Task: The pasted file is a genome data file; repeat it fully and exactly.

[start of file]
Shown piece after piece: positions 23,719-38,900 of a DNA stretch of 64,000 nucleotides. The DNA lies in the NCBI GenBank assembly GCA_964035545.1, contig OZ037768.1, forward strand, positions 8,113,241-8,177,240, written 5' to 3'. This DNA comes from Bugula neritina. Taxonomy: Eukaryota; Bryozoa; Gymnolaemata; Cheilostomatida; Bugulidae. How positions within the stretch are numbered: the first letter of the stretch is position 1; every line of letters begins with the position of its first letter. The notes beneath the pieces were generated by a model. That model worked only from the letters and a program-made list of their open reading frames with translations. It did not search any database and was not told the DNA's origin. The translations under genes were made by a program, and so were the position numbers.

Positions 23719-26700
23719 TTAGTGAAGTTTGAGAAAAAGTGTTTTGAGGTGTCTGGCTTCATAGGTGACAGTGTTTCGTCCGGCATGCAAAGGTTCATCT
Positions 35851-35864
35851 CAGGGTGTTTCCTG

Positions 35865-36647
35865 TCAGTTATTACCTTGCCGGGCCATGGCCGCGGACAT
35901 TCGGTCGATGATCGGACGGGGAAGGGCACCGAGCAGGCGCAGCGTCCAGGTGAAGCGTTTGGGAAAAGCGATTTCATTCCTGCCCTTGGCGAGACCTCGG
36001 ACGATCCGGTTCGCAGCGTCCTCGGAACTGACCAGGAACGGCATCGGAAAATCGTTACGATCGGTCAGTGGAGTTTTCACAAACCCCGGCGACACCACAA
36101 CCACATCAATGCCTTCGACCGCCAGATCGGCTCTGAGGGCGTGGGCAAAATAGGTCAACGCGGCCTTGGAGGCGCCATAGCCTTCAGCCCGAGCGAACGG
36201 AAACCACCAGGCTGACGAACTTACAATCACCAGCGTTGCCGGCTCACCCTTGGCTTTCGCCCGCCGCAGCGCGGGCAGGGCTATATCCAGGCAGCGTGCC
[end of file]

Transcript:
Shown piece after piece: positions 23,719-38,900 of a DNA stretch of 64,000 nucleotides. The DNA lies in the NCBI GenBank assembly GCA_964035545.1, contig OZ037768.1, forward strand, positions 8,113,241-8,177,240, written 5' to 3'. This DNA comes from Bugula neritina. Taxonomy: Eukaryota; Bryozoa; Gymnolaemata; Cheilostomatida; Bugulidae. How positions within the stretch are numbered: the first letter of the stretch is position 1; every line of letters begins with the position of its first letter. The notes beneath the pieces were generated by a model. That model worked only from the letters and a program-made list of their open reading frames with translations. It did not search any database and was not told the DNA's origin. The translations under genes were made by a program, and so were the position numbers.

Positions 23719-26700
23719 TTAGTGAAGTTTGAGAAAAAGTGTTTTGAGGTGTCTGGCTTCATAGGTGACAGTGTTTCGTCCGGCATGCAAAGGTTCATCT
Positions 35851-35864
35851 CAGGGTGTTTCCTG

Positions 35865-36647
35865 TCAGTTATTACCTTGCCGGGCCATGGCCGCGGACAT
35901 TCGGTCGATGATCGGACGGGGAAGGGCACCGAGCAGGCGCAGCGTCCAGGTGAAGCGTTTGGGAAAAGCGATTTCATTCCTGCCCTTGGCGAGACCTCGG
36001 ACGATCCGGTTCGCAGCGTCCTCGGAACTGACCAGGAACGGCATCGGAAAATCGTTACGATCGGTCAGTGGAGTTTTCACAAACCCCGGCGACACCACAA
36101 CCACATCAATGCCTTCGACCGCCAGATCGGCTCTGAGGGCGTGGGCAAAATAGGTCAACGCGGCCTTGGAGGCGCCATAGCCTTCAGCCCGAGCGAACGG
36201 AAACCACCAGGCTGACGAACTTACAATCACCAGCGTTGCCGGCTCACCCTTGGCTTTCGCCCGCCGCAGCGCGGGCAGGGCTATATCCAGGCAGCGTGCC